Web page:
Impact of research into pulse techniques on new generation of Flash memory devices
Submitting InstitutionLiverpool John Moores University
Unit of AssessmentElectrical and Electronic Engineering, Metallurgy and Materials
Summary Impact TypeTechnological
Research Subject Area(s)
Physical Sciences: Atomic, Molecular, Nuclear, Particle and Plasma Physics
Chemical Sciences: Inorganic Chemistry
Engineering: Materials Engineering
Summary of the impact
Using high-k dielectric enables the Flash memory industry to develop
sub-28-nm products, but the high density of defects in high-k dielectric
is a major challenge for product qualification, since the existing
characterisation techniques are not suitable. The new pulse techniques,
developed by the Microelectronics Research Group (RG1), overcome this
challenge and have been extensively used by the Memory Devices Consortium
(including Intel, Micron and Samsung) at IMEC (the Inter-University
Microelectronics Research Centre in Leuven, Belgium) for the development
of new Flash memory products in this REF period. This benefits the global
Flash memory industry by providing guidance for material selection,
process screening, device structure optimisation, and qualification
Flash memory industry has generated over $ 20-bilillon in revenue in
2012. Using high-k dielectric is essential for achieving a sub-28-nm
feature size. However, the large defect density in the high-03ba materials
causes complex electron trapping/detrapping and is limiting its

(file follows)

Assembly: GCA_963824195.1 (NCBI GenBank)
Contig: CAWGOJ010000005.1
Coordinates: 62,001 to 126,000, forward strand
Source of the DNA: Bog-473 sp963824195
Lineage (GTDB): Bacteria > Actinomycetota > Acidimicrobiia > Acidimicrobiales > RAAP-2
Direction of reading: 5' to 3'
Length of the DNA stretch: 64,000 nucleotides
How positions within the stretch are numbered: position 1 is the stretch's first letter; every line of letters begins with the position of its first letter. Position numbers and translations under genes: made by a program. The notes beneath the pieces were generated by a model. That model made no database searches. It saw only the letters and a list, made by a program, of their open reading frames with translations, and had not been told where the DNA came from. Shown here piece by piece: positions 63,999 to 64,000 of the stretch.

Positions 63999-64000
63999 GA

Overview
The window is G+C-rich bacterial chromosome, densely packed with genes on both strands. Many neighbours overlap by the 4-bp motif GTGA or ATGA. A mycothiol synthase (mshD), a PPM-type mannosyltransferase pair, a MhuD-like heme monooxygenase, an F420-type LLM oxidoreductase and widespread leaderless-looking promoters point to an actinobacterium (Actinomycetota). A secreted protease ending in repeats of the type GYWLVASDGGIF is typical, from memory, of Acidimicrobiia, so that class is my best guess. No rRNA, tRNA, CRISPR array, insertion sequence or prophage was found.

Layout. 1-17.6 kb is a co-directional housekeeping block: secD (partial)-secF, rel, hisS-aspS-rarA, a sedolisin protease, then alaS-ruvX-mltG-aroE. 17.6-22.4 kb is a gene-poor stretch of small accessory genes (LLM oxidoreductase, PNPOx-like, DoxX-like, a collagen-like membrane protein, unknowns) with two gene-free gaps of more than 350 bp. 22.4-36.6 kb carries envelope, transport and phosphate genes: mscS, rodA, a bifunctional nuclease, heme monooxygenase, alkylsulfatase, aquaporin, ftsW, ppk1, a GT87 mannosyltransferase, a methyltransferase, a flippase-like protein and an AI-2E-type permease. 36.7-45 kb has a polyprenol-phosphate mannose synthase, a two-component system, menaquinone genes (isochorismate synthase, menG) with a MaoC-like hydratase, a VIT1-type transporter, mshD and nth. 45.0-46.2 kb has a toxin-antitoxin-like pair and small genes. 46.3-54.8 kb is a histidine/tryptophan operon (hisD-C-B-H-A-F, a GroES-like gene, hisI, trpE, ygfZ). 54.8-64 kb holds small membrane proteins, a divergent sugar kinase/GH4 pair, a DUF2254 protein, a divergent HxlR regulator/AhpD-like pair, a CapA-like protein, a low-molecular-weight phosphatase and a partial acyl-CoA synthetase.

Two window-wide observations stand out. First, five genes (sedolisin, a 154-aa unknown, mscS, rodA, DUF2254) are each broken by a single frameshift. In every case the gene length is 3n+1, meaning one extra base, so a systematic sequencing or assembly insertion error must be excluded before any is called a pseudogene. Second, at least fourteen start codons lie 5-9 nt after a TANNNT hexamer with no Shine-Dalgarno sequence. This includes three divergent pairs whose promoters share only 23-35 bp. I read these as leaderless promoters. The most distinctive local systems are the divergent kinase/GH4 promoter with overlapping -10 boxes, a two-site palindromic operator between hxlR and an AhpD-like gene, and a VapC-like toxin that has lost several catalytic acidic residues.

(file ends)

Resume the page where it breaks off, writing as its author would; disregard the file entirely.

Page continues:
application. Novel techniques are needed to characterise these defects for
the qualification and screening of new materials, processes, and device
structures when developing the next generation memory devices.
The existing techniques for characterising electron trapping in high-k
materials were developed for the logic CMOS devices, which targeted the
thin high-k gate dielectric stack in contact with the substrate directly.
These techniques are of limited use for memory devices, which use much
thicker high-k layers and have more complicated gate dielectric
structures: the slow DC techniques cannot probe the fast
trapping/detrapping; the existing pulse techniques cannot probe the deep
traps in the dielectric bulk. These techniques are not suitable for
characterising the interaction of traps in different layers either, and
such interaction has a direct impact on the memory performance. Since
2007, Dr W. Zhang (Reader at the University) has led the research in
proposing and demonstrating new pulse techniques that overcome these
shortcomings, as detailed below.
Limitation of charging/discharge time: In order to
charge/discharge the electron traps deep into high-k materials, a time
longer than 1000 sec is typically needed. On the other hand, to avoid
disturbing the shallow traps during the measurement itself, a measurement
must be completed within microseconds. None of the existing techniques can
meet these conflicting time requirements simultaneously [R1.1-R1.6].
The RG1 made a breakthrough by developing a new 2-pulse technique, which